Hello Steemians, it’s been a long couple of weeks which is precisely why it was so important that we hold an engineering retrospective while important events were fresh in our heads.
For those who aren’t already aware, we perform monthly retrospectives during which we systematically reflect on how we function as a team with the goal of continuously improving our processes. We want Steemians to have as much insight into what we are doing as possible, so today we’d like to share with you a summary of what we discussed in our most recent retrospective which covered the past month. If you would like to see last month’s retrospective, go here.
All retros use the same format in the same sequence, starting with “what went well,” so if you just want to read about what we think we did wrong, you can feel free to skip to that section ;)
What went well?
- We continued to make good progress on SMTs, remaining ahead of schedule
- Most of the backend work in Hivemind for Communities was completed
- Preparation for the front end development for Communities began
- HF 21 occurred (certainly more about this later)
- We released video interviews with the some of our engineers which were well received
- Testing for HF21 was much better than HF20 (or any other previous hardfork) in that it unearthed a number of bugs that would have made hardforking even more difficult
- Despite the difficulties associated with the hardfork, the community seemed less anxious about the temporary interruption of services. We believe this was because the changes were so heavily directed by the community, and because communications were so much more extensive leading up to the hardfork
- The economic changes already appear to be having a positive impact on Steem
- The proposal system seems to be inspiring users to come up with new ways to add value to Steem
- Whether due to the changes included in the hardfork, or the intent behind those changes, it would appear that a non-trivial number of inactive users, including influential users, have become active once again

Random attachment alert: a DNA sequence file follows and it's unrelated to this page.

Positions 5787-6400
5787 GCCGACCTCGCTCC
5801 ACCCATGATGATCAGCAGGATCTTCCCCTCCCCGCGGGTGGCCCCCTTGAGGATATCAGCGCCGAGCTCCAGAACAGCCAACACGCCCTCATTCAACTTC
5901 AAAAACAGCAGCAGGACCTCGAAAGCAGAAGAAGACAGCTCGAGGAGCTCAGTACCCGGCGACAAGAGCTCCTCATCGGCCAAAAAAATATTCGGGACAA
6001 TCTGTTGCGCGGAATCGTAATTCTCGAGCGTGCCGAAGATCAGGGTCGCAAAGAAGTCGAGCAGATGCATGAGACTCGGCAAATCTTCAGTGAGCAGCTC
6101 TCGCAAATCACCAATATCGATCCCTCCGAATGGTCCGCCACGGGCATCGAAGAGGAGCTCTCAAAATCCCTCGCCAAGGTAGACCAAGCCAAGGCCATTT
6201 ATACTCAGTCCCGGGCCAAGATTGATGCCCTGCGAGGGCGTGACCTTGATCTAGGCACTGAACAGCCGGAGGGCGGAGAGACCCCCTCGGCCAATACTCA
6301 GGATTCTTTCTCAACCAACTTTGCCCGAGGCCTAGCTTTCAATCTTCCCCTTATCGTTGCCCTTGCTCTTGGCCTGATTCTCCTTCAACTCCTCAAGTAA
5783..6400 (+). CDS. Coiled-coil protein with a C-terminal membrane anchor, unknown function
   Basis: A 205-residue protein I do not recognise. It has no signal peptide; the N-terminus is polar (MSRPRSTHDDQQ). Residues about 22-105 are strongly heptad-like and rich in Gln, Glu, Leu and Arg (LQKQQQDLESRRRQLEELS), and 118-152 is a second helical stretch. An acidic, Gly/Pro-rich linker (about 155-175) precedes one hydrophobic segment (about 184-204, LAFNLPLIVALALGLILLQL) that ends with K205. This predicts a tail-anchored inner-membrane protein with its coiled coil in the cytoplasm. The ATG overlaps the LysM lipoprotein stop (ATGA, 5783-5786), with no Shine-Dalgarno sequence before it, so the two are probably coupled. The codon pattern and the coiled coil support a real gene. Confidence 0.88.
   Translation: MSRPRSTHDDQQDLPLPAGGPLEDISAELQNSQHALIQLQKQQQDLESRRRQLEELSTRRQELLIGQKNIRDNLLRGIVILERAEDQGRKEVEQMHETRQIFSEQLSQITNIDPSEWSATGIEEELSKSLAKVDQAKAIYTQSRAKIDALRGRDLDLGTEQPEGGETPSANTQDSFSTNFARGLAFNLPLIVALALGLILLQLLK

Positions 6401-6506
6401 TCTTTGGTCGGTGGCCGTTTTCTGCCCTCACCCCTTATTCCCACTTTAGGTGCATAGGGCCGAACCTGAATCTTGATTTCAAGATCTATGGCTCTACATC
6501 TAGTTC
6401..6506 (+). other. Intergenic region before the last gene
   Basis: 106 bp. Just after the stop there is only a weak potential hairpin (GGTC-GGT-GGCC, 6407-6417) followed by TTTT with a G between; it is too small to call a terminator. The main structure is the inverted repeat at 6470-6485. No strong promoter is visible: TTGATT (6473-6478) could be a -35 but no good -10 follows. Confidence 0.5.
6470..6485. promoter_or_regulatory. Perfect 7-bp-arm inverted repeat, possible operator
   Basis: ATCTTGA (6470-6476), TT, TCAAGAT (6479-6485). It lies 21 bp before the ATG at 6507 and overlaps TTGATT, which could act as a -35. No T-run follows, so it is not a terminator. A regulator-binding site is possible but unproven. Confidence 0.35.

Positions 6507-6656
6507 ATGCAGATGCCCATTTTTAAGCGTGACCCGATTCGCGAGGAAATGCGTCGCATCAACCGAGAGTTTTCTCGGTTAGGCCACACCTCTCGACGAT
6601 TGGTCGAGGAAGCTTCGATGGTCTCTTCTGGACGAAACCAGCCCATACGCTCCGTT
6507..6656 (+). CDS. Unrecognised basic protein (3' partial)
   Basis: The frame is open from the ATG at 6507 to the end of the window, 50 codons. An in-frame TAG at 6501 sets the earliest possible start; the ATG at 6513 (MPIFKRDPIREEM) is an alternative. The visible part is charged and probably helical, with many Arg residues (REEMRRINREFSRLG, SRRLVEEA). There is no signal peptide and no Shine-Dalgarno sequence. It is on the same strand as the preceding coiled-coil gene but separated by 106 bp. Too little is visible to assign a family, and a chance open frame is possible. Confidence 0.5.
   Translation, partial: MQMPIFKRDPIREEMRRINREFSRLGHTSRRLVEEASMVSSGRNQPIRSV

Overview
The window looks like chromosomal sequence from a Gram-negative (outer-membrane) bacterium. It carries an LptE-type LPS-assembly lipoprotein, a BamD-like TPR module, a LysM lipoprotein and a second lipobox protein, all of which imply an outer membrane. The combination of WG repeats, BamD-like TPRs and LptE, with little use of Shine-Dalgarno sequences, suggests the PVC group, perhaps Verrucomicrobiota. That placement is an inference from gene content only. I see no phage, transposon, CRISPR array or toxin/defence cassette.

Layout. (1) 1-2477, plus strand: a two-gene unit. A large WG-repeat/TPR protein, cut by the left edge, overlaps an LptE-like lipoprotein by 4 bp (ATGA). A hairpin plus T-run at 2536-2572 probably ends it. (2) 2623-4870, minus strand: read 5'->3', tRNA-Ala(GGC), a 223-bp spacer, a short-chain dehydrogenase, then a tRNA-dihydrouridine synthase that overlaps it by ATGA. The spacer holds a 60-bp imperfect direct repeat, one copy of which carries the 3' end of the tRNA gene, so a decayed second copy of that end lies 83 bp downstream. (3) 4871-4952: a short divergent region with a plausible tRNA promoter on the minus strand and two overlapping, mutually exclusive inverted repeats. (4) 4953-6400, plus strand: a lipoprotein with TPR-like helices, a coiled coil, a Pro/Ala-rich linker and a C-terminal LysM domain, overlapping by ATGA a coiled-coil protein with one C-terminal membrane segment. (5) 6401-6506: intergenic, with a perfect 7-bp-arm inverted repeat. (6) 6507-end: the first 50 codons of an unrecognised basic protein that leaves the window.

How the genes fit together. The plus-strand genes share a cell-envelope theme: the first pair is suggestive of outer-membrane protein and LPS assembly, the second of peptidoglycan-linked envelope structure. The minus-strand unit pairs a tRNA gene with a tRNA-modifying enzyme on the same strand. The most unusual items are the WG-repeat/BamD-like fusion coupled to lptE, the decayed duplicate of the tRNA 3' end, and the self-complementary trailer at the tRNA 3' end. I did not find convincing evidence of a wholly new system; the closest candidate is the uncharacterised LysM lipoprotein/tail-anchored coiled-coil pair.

- We feel that our relationship with the Witnesses has become more collaborative and improved generally. A consequence of this is that we are better able to work together to come up with solutions, form a consensus, and implement necessary changes. This enabled us all to respond to the delegation bug extremely rapidly by releasing HF22
- Tests performed on our seed node (or “exchange node”) proved useful
- MIRA in memory replays actually work on our account history config (as opposed to a full node) and are surprisingly fast
- Communications on twitter and Steemit during the outages were better than they have been in the past
What could have gone better?
- Communications can always be better, especially during a crisis
- CI Issues for steemd caused longer build times
- SPS API calls could be easier to work with. It would have been great to have a separate service that could handle the data on release day. Another option might be to handle a lot of this in client libraries
- Overflow on what we thought were safe calculations were actually not - this led to a chain halt and problems with certain operations on chain.
- For the purposes of improved debugging, newer code could have been wrapped in FC_CAPTURE_AND_RETHROW
- The growth of the chain has resulted in reindex times taking a very long time